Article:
Somers Photos


I am always looking for more great photos of the Somers. If you have access to a scanner, you can send me the photo as an attachment.
If you don't have a scanner, but would like to put some pictures on the page, again let me know, and I'll give you my snail mail address. I'll scan them with the utmost of care and return them to you immediately. If you don't want to part with the pictures, have them scanned onto a CD at a Wal-Mart, Walgreens, and send me the CD, and I'll Put them up. Thanks to all who have donated photos.

Photos 1-18 are courtesy of Kurtis Heinen.

Picture 1: The Somers in drydock, 1973 or '74.

Picture 2: Another drydock shot.

Picture 3: A rear drydock shot

Picture 4: ASROC AWAY!!!

Picture 5: The Somers off the coast of Hawaii.

Picture 6: A wider angle shot of the focsle.

Picture 7: At anchor in Hong Kong, 1973 or '74

Picture 8: Another shot of the Somers at anchor in Hong Kong

Picture 9: Hong Kong at night, with what looks like an LST in the background.

Picture 10: The Jumbo Floating Restaurant in Hong Kong.

Picture 11: The "civillian fleet" in Hong Kong

Picture 12: More of the civillian fleet.

Picture 13: Downtown Hong Kong

Picture 14: Hong Kong skyline

Picture 15: Another shot of the skyline

Picture 16: A great side photo at anchor in Hong Kong

Picture 17: One more shot off the coast of the P.I.

Picture 18: This is how the poor people lived in Hong Kong

Picture 19 DD 947 at sea, (Photo courtesy of Charlie Fatum)

Picture 20: A great heavy weather shot. (Photo Courtesy of Joe La Voie)

Picture 21: DDG-34 at sea. (Notice the carrier in the background.)
(Photo Courtesy of Brian Phillipi)

Picture 22 "A selection of photos from Westpac 1969-70".
(Courtesy of Michael Goebel)

Picture 23: The USS Somers rescuing the crew and passengers of the Philippine ferry MV Basco, 18 August 1961.
(Photo courtesy of Jim Andreas).

Picture 24: Another nice shot of DD-947 at sea.
(Photo courtesy of Dick Lindenauer).

Picture 25 An overhead shot of DD-947. Notice the special greeting from the crew.
(Photo courtesy of Dick Lindenauer).

Picture26 An overhead shot from the starbord side.
(Photo courtesy of Dick Lindenauer).

Picture 27 An overhead shot from the port side.
(Photo courtesy of Dick Lindenauer).

Picture 28: Ships taking part in the Landings at Chu Lai, Republic of Vietnam, May 1965.
(Photo courtesy of Dick Lindenauer).

Picture 29: Chu Lai: Marines and equipment being offloaded from the USS Vernon County, LST 1161.
(Photo courtesy of Dick Lindenauer).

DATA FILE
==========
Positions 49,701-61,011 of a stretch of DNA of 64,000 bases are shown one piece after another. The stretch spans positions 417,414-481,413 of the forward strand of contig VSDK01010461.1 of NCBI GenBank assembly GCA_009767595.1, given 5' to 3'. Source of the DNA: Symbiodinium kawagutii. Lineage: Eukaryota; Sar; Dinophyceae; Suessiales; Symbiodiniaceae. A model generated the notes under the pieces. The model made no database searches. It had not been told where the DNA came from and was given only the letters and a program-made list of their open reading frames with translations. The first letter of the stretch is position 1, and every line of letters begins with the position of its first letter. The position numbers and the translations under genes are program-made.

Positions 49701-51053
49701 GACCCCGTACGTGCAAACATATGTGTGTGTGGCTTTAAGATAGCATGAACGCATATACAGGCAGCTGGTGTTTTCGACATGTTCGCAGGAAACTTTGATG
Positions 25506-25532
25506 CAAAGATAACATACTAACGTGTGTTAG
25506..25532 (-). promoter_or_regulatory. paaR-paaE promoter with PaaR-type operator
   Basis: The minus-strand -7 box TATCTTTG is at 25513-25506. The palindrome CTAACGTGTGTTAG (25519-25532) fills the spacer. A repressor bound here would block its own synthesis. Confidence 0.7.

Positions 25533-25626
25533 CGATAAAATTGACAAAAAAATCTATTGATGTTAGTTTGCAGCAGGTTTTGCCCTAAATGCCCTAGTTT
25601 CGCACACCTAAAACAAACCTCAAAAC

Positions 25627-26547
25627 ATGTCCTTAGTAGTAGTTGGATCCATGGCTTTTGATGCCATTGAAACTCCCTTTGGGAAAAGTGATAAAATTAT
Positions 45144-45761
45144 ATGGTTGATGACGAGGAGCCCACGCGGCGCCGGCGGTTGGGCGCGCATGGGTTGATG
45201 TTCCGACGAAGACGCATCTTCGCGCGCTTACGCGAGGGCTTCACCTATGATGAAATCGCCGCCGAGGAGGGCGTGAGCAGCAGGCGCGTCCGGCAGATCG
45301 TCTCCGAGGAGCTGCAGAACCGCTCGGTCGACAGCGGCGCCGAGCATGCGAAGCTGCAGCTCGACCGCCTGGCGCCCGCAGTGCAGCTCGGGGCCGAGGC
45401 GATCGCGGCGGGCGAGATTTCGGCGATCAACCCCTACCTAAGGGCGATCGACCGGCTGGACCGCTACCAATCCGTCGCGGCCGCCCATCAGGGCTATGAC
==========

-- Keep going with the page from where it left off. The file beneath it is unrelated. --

Picture 30 The exploded gun barrel, which resulted in the death of Seaman Jimmy Stinnett, May 1965.
(Photo courtesy of Dick Lindenauer).

Picture 31 Westpac 81-82: The "Starving Artists USO troupe performing abourd the Somers.

Photos 32-46 are courtesy of Mr. Somers Blackman.

Picture 32 Official photo, Uss Somers DD-947

Picture 33: Another great shot of the Somers at sea

Picture 34: DD-947 Dockside

Picture 35: The Commissioning of DDG-34, 10 February, 1968, Hunters Point Naval Shipyard, San Francisco, CA

Picture 36: Another shot of the commissioning.

Picture 37: A placque, depicting all of the ships that have borne the name "Somers."

Picture 38: Mr. Somers Blackman, presenting the placque to the crew of DDG-34

Picture 39: Coming into San Francisco California, June, 1981.

Picture 40: Arriving at Pier 45, Fisherman's Wharf, San Francisco.

Picture 41: Coming up on the Golden Gate Bridge.

Picture 42: Going under the Golden Gate Bridge

Picture 43: Captain Siepel, hard at work.

Picture 44: Snipes, keeping the ship running in "The Hole."

Picture 45: Another shot inside "The Hole."

Picture 46: The Coronado Bridge, San Diego, CA.

Picture 47: Coming into San Diego.

Picture 48 A model of the U.S. Brig Somers.

Picture 49: Renovation of the Queen Mary in Long Beach, seen from the deck of the Somers.
(Photo courtesy of George White).

Picture50: This is a picture of a drone we were suppose to shoot down. When they launched it, It never started and It fell like a rock. We chased it for about three hours of the coast of port Hueneme. We all got sea sick because of the ground swells. It looked good when we got there but tore the hell out of it bringing it abroad. A helicopter came by to pick it up. We dumped it in the water for him to hook on to it and it sunk in a heartbeat. That was the end of the drone.
(Photo courtesy of George White).